Nearshoring: A tailwind, but hardly a quantum leap for Mexico

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In this report, we take a deep dive into the nearshoring phenomenon. We explore the opportunities it represents for Mexico, but also the challenges for the country to land a relevant share of the nearshoring trend and for this to become a true catalyst.

Nearshoring: a hot topic. The trend of relocating previously offshored processes to a neighbouring country has gained momentum since 2017 as the US-China trade war and protectionist policies escalated. Moreover, the outbreak of the COVID-19 pandemic and the Russia-Ukraine conflict have added momentum to the phenomena.

Mexico’s competitive advantages can turn it into a preferred destiny for nearshoring demand for the following main reasons: i) its geographical position and proximity to the US; ii) high degree of integration with North American value chains; iii) a growing labour force at relatively competitive cost; iv) trade agreements; and v) its strategic role in the US-China conflict.

Nearshoring is already taking place and benefitting Mexico, as evidenced by both economic and industrial real estate data. So far, export growth has mainly been derived from lower value-added industries and transactions have largely been concentrated in the northern states.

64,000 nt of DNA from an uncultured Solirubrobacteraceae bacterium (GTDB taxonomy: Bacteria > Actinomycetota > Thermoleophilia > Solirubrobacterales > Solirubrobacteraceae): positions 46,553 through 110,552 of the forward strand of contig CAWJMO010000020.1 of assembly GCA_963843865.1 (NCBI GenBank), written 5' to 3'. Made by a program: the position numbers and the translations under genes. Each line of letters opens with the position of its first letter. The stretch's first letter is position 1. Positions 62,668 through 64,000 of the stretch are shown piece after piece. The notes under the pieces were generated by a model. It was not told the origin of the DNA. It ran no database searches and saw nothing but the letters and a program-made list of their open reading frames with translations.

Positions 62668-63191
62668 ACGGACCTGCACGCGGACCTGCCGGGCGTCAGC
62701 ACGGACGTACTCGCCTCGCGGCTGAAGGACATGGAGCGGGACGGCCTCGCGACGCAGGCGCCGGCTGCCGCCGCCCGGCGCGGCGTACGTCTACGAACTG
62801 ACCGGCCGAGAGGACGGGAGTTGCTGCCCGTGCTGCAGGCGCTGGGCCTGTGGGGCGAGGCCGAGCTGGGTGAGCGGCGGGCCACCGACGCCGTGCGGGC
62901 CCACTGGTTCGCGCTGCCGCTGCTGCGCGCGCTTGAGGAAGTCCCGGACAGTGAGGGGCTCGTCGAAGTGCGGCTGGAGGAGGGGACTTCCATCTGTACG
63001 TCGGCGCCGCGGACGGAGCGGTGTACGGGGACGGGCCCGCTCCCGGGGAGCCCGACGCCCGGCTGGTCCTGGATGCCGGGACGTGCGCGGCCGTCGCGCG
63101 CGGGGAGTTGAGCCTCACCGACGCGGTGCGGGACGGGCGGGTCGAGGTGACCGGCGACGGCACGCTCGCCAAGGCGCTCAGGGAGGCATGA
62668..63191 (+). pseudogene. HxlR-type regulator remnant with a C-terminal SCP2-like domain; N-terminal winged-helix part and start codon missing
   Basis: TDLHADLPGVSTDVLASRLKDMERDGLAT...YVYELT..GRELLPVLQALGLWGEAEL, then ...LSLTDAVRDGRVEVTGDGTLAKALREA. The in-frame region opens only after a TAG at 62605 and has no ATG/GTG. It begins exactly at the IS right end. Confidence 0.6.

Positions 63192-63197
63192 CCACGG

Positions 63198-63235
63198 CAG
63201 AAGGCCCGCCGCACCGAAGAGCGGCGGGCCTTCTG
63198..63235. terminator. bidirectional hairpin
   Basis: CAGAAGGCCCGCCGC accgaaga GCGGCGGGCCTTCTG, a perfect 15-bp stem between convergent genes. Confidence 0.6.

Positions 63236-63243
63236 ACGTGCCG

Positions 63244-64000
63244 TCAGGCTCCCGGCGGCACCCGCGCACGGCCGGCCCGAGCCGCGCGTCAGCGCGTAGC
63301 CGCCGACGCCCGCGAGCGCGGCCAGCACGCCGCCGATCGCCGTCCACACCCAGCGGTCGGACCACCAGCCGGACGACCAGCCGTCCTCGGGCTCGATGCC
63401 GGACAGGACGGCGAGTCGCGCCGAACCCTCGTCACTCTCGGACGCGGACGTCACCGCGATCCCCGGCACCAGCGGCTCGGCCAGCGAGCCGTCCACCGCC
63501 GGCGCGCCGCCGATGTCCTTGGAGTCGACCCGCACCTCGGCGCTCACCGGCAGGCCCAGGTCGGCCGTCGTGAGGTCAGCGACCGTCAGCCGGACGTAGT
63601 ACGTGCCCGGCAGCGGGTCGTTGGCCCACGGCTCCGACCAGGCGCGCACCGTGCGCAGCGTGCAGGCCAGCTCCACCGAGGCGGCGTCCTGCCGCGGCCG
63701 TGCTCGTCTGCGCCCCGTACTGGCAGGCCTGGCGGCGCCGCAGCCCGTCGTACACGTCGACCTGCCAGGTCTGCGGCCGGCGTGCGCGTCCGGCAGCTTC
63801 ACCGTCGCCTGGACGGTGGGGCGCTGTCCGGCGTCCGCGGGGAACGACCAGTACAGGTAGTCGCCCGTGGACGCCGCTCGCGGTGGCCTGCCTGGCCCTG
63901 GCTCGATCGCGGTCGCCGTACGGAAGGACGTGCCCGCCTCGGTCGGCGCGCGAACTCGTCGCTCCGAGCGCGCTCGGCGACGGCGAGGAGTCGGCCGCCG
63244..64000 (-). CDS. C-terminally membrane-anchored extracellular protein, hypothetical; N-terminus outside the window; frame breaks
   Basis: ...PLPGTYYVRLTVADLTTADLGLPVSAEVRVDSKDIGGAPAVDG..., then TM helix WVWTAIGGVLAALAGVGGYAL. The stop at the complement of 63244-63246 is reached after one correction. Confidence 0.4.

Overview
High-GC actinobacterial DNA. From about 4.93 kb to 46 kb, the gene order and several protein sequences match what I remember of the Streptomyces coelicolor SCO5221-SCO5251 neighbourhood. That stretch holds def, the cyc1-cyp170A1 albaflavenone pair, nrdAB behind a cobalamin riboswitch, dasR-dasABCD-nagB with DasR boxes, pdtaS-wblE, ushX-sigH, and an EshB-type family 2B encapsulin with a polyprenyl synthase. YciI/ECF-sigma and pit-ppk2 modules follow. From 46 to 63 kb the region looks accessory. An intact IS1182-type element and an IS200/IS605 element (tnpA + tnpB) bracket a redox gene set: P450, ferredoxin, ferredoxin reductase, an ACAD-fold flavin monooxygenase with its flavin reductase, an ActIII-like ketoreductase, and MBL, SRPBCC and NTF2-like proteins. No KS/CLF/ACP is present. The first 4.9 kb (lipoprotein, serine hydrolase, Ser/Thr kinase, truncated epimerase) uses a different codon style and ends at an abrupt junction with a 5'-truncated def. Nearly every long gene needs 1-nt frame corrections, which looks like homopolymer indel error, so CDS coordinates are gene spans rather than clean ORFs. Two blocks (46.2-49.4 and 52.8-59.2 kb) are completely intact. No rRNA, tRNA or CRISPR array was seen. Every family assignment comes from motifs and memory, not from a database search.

In sum, while we acknowledge Mexico’s competitive advantages, we identify relevant challenges to land a relevant share of nearshoring demand in the upcoming years. In our view, secular underinvestment in infrastructure may imply a significant drag on nearshoring. In fact, limited access to land with electricity represents the main obstacle for an acceleration in nearshoring, coupled with water scarcity in northern states and, to a lesser extent, the deteriorating service level of the highway network and insufficient capacity of railway services. Moreover, we believe it is still too early to tell whether ESG will represent a drag or a lever for nearshoring in Mexico.

As such, we regard nearshoring as a tailwind, but hardly a quantum leap for the Mexican economy. We do not minimise the potential impact of nearshoring on Mexican GDP (up to 0.4pp/year BBVAe) and opportunities it offers for some sectors, such as industrial real estate, transport infrastructure, industrials, building materials and banks. However, under the current institutional framework, and even though we anticipate a pickup in private investment, we believe it is highly unlikely that public investment will increase enough to either end the secular underinvestment cycle or its negative effects on GDP growth.